Generally your Phoenix endpoint should be one of the last processes in your supervision tree. This will ensure that when your Phoenix endpoint starts up, the rest of your application is ready to serve traffic. This is in line with the production practice of using a healthcheck endpoint (such as <p-inline>/healthz<p-inline>) to allow the deployment system to determine if this application instance is ready to start accepting traffic.
Detecting and Handling a Graceful Shutdown
Here's a basic template for a Graceful Shutdown handler that you can start as part of your supervision tree:
The majority of this code is a basic GenServer boilerplate, but with <p-inline>Process.flag(:trap_exit, true)<p-inline> added along with the <p-inline>terminate/2 callback<p-inline>. Now when this process is shutdown as part of the normal shutdown process the <p-inline>terminate/2<p-inline> callback will run and log <p-inline>Graceful Shutdown occurring<p-inline>. In actual code you'll want to put your shutdown code in <p-inline>terminate/2<p-inline>.
Triggering a Graceful Shutdown
If there's one thing I hope you take away from this article, it is that when you close the application with <p-inline>ctrl-c ctrl-c<p-inline> you kill the system, you are NOT triggering a Graceful Shutdown.
There's two main ways that I'd recommend to test graceful shutdown in development:
- If you started your server with <p-inline>iex -S mix phx.server<p-inline> (which is what I use 95% of the time) then you can run <p-inline>System.stop()<p-inline>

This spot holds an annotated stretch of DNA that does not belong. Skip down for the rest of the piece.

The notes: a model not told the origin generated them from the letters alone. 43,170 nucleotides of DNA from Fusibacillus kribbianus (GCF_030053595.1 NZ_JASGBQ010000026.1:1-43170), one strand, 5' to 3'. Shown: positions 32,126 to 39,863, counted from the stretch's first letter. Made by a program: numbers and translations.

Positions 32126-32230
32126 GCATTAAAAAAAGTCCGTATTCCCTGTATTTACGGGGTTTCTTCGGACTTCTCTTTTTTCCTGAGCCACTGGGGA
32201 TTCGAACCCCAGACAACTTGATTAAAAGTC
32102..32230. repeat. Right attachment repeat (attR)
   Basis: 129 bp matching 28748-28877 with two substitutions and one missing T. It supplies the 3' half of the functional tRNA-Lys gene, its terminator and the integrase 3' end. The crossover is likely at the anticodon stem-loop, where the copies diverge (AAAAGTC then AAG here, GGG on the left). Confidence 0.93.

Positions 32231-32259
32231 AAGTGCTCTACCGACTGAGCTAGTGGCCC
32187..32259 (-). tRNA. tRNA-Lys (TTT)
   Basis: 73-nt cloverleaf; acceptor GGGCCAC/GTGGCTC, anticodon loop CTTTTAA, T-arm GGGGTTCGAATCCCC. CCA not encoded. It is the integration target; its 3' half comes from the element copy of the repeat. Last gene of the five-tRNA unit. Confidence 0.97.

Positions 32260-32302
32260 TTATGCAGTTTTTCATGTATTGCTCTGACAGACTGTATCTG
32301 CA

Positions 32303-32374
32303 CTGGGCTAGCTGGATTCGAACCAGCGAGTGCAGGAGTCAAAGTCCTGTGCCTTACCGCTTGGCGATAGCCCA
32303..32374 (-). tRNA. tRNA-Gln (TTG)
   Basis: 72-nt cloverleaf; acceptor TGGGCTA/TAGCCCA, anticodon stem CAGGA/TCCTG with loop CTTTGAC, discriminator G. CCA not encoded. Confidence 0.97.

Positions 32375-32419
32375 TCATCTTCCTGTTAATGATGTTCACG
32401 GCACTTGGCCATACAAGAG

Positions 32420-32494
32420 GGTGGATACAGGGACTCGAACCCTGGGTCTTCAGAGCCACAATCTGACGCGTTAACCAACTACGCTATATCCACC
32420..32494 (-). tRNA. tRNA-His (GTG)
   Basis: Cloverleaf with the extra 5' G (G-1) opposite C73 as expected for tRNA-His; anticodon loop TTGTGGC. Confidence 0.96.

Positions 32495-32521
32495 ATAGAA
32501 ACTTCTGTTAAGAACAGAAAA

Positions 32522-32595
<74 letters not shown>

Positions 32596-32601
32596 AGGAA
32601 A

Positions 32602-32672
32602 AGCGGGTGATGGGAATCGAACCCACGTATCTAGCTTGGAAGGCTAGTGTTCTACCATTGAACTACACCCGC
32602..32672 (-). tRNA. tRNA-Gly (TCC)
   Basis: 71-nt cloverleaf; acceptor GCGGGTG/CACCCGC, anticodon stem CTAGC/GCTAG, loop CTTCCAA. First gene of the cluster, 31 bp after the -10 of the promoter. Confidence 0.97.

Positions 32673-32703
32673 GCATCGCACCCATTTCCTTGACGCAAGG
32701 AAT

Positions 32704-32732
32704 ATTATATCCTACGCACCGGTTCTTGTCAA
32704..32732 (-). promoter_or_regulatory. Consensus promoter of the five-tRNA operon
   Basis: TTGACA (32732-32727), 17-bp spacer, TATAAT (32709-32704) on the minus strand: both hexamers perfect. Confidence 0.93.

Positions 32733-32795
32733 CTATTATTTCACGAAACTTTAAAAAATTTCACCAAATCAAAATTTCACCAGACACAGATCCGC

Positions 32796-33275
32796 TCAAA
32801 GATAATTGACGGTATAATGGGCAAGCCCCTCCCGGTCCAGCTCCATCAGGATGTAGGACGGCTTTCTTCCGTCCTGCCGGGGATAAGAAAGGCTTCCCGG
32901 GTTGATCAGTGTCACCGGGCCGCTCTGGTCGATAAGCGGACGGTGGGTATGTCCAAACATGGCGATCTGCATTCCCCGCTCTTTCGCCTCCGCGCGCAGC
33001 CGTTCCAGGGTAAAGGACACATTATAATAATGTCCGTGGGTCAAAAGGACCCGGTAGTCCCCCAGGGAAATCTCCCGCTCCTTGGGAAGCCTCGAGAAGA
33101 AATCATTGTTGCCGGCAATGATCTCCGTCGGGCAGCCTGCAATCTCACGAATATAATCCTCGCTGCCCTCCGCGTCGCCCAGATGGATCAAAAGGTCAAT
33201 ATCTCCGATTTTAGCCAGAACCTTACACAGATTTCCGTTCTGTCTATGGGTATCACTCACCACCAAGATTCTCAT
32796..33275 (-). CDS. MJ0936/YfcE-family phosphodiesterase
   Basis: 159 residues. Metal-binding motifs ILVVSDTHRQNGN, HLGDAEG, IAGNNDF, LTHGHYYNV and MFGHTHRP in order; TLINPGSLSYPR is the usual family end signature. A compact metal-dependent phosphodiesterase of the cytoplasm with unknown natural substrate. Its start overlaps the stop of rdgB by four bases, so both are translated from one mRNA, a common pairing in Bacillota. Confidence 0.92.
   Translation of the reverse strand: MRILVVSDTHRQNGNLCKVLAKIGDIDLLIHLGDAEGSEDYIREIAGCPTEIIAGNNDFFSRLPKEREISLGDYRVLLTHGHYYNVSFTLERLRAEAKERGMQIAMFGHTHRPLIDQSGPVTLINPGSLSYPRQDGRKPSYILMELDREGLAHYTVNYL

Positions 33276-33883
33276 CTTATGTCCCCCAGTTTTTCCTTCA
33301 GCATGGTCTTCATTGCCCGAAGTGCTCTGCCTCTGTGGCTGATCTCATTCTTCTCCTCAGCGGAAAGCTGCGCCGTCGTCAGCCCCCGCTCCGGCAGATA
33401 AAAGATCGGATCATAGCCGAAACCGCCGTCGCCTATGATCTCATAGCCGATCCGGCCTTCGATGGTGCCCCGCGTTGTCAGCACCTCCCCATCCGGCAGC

- Use <p-inline>ps aux | grep 'mix phx.server'<p-inline> to find the OS PID for the BEAM, then run <p-inline>kill -s TERM <os_pid><p-inline>
Once Graceful Shutdown starts you'll likely see a log notice: <p-inline>[notice] SIGTERM received - shutting down<p-inline>. This means that your code to handle a Graceful Shutdown ran! Now let’s make it do something interesting.
Handling a Graceful Shutdown: PresenceDrainer
If a node in a clustered Phoenix application dies unceremoniously—that is without executing a Graceful Shutdown—then the other nodes in the cluster will still show outdated presence for many seconds. This is something we can solve by improving with our Graceful Shutdown technique by calling <p-inline>Phoenix.Tracker.graceful_permdown(MyAppWeb.Presence)<p-inline>.
Here’s an example <p-inline>MyApp.PresenceDrainer<p-inline> module:
Why this is important:
- Without this your Phoenix Presence entry hangs around for many seconds because Node B doesn't know that Node A is down
- By calling <p-inline>Phoenix.Tracker.graceful_permdown/1<p-inline> when the server is going away our Phoenix Presence is more accurate
With this a final supervision for a typical Phoenix application will look like:
Now, when our application shuts down, <p-inline>MyApp.PresenceDrainer<p-inline> will notify other nodes in the cluster so no outdated presence information is shown. We can now land our application successfully, and our users can continue to make maps without interruption.